June 28, 2018
In 2017, the Fortune 500 saw a record number of female CEOs on its coveted list: 32, to be exact, which represents a 50% increase from the previous year. This brings the grand total of women who have graced the list to 64. While I was pleased to see such a significant leap in the number of female CEOs on the Fortune 500, the reality is they represent only 6.4% of the total list—and that’s just not good enough.
So how can we help women who aspire to executive leadership positions? It’s really all about supporting one another.
In the workforce, women can support other women in the following ways. It’s worth noting that these actions can provide value to both women and men with significant career aspirations:
Encourage mentoring. Through mentors, people can learn new skills and hone their leadership and management skills with trusted guidance. Companies with dedicated mentorship programs have reported reduced turnover and improved productivity, given the decrease in the amount of time it takes to get an employee up to speed in a new role. Plus, mentorship programs can help identify and train emerging leaders and put them on the right track for success.
Promote lifelong learning. I cannot stress the importance of having outside perspective from people—male and female—at your career level. Women focused on the executive track should find a professional organization that allows them to meet and network with like-minded individuals who understand where they are in their careers and where they wish to be. They can learn best practices from people who have “been there, done that,” and they may connect with someone who may influence a future career move. Many people overlook the need for lifelong learning, but I encourage women to invest in themselves by taking the extra time—don’t blow it off. Make it part of your professional development goals.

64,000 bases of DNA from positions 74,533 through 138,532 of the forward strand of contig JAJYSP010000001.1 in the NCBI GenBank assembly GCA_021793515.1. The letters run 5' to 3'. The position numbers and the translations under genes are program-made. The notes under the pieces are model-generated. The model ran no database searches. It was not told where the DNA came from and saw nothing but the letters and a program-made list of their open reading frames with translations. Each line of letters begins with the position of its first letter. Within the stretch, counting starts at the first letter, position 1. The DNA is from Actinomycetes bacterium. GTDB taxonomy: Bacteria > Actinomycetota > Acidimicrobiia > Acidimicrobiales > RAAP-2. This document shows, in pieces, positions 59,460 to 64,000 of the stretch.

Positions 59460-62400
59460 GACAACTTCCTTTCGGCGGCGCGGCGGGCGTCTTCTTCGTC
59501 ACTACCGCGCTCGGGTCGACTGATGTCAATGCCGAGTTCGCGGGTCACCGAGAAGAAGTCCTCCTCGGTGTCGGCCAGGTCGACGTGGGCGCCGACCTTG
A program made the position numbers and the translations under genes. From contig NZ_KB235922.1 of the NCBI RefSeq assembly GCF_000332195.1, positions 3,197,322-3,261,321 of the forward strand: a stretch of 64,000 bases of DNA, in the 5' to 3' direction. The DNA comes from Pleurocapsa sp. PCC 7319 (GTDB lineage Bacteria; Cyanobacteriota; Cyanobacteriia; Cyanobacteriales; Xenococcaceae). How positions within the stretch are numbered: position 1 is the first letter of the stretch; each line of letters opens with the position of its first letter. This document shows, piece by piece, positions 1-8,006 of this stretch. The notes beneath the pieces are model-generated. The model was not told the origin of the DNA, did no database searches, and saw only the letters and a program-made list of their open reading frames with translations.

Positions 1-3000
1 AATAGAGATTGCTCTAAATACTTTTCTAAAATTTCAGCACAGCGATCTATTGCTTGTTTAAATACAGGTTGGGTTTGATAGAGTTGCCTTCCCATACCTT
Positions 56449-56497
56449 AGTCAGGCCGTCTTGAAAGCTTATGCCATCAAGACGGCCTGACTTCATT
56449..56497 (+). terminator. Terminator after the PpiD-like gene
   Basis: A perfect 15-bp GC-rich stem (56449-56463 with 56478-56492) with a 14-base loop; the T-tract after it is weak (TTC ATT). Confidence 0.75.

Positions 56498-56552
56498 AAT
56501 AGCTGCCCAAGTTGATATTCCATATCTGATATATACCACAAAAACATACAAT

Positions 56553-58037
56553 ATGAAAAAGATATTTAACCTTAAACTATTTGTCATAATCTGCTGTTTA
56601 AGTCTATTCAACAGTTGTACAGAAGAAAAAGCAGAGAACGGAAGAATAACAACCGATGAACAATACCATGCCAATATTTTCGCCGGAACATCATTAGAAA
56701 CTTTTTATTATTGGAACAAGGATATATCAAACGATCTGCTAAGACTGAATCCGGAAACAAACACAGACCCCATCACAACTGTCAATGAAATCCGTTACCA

Have their back—and help them develop as leaders. Female leaders can back up other women in several ways, and some are as simple as giving women who are less outgoing a voice by engaging them in discussions and asking for their opinions. They can also support women in developing their own leadership styles, which, unfortunately, are often scrutinized as they climb the career ladder. While common stereotypes are not easy to overcome, I find that women can combat them by coming to the table with facts and data to support their claims and points of view.
Stress the importance of hard work. It takes hard work to make it to the top, and being a senior-level executive—male or female—isn’t a 9-to-5 job. I’m often asked if women can really “have it all,” given the demands of work and home life. Women need to find their own definition of work-life balance and stick with it. Personally, I prefer to think of it as a work-life “blender.” This notion considers the idea that work sometimes happens outside of working hours, while life sometimes happens at work.
Push them to take a leap. Did you know that if a job description calls for skills that one does not have, a man is more likely to throw his hat in the ring than a woman? To me, this points to a real lack of confidence in women. They feel that just because they cannot tick off every skill on the job description, they aren’t ready for the next step. Men may feel this way too, but they don’t often let it stop them from taking the new job or promotion.
As uncomfortable as it may seem, women need to take the leap to advance their careers—even if they’re not sure they are ready. Encourage women to go for the promotion and ask for what they want and deserve. Remember, skills can be learned from mentors or outside peer groups.
From the boardroom to the C-suite, female executives can have a lasting impact on organizations. So let’s make sure aspiring female leaders have the support they need to reach the C-suite.